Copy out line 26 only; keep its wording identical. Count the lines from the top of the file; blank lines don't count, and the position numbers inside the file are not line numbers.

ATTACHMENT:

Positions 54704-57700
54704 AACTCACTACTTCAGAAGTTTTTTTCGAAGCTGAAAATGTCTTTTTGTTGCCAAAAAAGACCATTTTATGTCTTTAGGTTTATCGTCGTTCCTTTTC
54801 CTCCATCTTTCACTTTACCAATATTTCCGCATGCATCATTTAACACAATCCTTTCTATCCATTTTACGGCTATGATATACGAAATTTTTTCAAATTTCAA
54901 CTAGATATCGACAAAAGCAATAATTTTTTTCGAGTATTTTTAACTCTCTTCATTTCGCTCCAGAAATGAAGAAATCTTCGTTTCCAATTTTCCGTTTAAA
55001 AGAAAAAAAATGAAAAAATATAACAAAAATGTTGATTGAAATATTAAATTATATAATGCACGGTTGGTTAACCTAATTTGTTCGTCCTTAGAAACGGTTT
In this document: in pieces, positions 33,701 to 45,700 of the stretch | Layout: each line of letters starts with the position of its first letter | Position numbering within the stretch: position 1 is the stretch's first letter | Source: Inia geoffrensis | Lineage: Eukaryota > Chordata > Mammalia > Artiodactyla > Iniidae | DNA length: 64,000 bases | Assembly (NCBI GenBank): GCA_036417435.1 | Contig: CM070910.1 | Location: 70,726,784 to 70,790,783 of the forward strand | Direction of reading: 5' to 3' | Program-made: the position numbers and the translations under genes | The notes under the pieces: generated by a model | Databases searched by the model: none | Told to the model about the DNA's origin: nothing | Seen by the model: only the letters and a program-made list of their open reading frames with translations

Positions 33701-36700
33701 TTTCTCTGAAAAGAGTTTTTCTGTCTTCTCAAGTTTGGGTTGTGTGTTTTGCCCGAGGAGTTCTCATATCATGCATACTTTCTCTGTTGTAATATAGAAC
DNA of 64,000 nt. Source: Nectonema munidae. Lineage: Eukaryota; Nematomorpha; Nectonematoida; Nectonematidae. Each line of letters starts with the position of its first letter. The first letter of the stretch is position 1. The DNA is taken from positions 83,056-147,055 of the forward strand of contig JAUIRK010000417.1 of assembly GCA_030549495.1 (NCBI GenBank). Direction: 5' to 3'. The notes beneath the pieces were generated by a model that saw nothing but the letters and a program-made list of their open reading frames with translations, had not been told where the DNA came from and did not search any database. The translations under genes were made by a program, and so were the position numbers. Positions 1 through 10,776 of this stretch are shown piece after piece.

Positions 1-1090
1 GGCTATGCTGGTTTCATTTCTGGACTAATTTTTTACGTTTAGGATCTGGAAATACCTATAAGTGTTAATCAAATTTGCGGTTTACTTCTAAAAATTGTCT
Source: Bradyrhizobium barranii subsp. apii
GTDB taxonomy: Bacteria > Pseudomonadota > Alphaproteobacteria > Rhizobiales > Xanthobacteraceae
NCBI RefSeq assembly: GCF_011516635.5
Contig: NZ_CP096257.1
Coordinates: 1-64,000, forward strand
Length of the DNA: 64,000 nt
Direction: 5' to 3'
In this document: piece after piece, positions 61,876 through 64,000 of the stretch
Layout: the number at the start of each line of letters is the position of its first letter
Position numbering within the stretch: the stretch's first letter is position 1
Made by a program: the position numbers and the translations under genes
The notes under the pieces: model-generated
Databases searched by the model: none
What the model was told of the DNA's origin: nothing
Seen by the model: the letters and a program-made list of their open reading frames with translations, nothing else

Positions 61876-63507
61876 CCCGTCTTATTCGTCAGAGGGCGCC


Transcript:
Seen by the model: the letters and a program-made list of their open reading frames with translations, nothing else